In a similar way, for me to have suggested and then urged (or nagged) Women Who Speak In Church into existence is an attempt to not let time fly by so fast for Kelli and me. Ever since I discovered the B2 blogging platform in March 2004 (starting this blog in earnest), I had been suggesting some kind of shared project for us to be involved in (since we don't have rugrats, see?). It just took an extra seven years to get there! Having come back to my roots of self publishing, the tools today to build community even in the cyberspace zone are many. The need is there. Kelli and her cadre of friends in ministry are always interesting to listen to. They are a new generation of clergy, sure, but they are also near the leading edge of a larger trend in mainline denominations: more women than men enter seminary now. So, the world of the faithful is statistically more likely to get a woman pastor. Or a chaplain in a hospital or hospice or battlefield will be a woman. WWSIC is one way to help introduce that to people, through the stories of the contributors. To learn how a woman's ministry is different, or rooted in a different paradigm of existence.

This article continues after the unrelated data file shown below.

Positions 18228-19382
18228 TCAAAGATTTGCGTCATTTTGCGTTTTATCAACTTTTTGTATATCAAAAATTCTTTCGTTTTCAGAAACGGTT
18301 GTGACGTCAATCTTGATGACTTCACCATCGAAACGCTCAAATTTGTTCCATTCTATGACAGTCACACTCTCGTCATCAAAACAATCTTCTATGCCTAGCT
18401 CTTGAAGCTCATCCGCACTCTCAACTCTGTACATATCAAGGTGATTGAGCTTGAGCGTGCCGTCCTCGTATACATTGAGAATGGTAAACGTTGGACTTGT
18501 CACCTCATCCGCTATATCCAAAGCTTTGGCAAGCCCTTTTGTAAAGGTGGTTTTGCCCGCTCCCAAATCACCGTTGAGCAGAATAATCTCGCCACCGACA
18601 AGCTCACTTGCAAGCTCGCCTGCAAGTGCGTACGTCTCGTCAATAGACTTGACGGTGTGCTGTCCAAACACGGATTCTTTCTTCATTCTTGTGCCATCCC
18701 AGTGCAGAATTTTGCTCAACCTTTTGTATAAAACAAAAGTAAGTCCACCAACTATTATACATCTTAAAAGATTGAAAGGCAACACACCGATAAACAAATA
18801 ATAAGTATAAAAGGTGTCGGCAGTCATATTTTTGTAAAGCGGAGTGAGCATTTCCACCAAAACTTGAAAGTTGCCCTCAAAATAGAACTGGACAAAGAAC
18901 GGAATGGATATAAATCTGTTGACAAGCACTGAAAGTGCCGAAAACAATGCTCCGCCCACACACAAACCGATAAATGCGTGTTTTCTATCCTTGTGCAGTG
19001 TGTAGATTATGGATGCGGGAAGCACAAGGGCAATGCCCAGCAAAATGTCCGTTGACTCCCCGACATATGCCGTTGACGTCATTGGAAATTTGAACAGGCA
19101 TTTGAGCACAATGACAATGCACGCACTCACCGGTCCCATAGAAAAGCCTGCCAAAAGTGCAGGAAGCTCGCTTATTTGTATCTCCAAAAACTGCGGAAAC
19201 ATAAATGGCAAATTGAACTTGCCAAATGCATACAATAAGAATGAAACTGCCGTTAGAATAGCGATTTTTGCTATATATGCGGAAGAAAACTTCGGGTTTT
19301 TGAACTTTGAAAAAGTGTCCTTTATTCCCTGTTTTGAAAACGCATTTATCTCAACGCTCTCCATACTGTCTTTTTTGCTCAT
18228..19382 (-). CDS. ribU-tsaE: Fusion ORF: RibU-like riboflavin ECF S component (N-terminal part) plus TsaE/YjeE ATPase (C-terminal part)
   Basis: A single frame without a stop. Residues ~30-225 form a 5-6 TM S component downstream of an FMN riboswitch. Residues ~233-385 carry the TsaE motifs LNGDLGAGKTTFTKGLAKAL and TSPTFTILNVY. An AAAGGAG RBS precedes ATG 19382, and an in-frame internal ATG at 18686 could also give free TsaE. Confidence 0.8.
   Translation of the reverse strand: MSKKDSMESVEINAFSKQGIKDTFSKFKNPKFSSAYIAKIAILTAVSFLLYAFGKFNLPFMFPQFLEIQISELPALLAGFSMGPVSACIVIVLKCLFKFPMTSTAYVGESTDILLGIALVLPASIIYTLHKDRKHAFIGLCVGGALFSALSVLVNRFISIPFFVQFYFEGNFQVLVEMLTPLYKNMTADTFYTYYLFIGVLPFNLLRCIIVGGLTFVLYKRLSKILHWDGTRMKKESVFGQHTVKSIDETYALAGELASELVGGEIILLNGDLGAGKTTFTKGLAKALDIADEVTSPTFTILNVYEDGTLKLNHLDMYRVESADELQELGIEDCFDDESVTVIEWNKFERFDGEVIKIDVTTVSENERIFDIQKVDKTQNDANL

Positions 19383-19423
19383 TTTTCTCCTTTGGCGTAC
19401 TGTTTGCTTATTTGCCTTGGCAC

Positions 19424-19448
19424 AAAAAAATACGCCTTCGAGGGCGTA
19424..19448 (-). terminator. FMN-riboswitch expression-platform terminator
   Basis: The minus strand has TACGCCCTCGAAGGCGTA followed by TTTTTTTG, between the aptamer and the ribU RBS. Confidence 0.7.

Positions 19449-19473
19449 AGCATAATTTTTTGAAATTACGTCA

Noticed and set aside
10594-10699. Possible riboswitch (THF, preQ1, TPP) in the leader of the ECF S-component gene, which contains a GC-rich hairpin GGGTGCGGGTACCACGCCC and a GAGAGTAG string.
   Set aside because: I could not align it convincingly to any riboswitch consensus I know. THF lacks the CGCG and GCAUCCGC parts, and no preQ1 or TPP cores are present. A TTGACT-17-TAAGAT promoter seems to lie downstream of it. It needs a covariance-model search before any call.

Maybe my motivations are coming from different places at once. I do like recording and publishing. There is a neat feeling that follows that kind of work. I want to support my dear wife in her endeavors, or Lee after his pointing the way to new lifeways. But there is a dose of rebellion in this too. In the case of WWSIC, part of the not-so-conscious motivation is to make the counterargument against the voices that think it is preposterous or socially dangerous that women should fill the high level clergy positions. This is not just an abstraction; my own stepmother (an 89 year old woman now) has been drifting farther and farther rightward during my married years. Years ago she was inquiring when I would find a quality wife and settle down. She used to ask me rather often what I though my role should be in a marriage, and what my wife's should be. Feminism confused her. In the early days with Kelli, it was innocent enough. But my stepmom initially wanted to skip my wedding until I begged and pleaded with her that she would be my only family (and not even by blood) who would come to that special day. She did come. But over the years since, she has called into question Kelli's movement into ministry, most particularly the movement toward ordination. She can rattle off biblical texts with the standard issue fundamentalist fervor, but she doesn't seem to understand them. If she did, she would know that God cannot be contained. God cannot be boxed in. God calls all the unlikely suspects. The ones that no one expects. Or if we are true to reality, the ones WE don't want. God works on the outside of our human value system. If God wants Kelli or any other woman on the staff, did God make a mistake? Did Kelli accidentally pick up the phone when the call was for a penis-bearing human?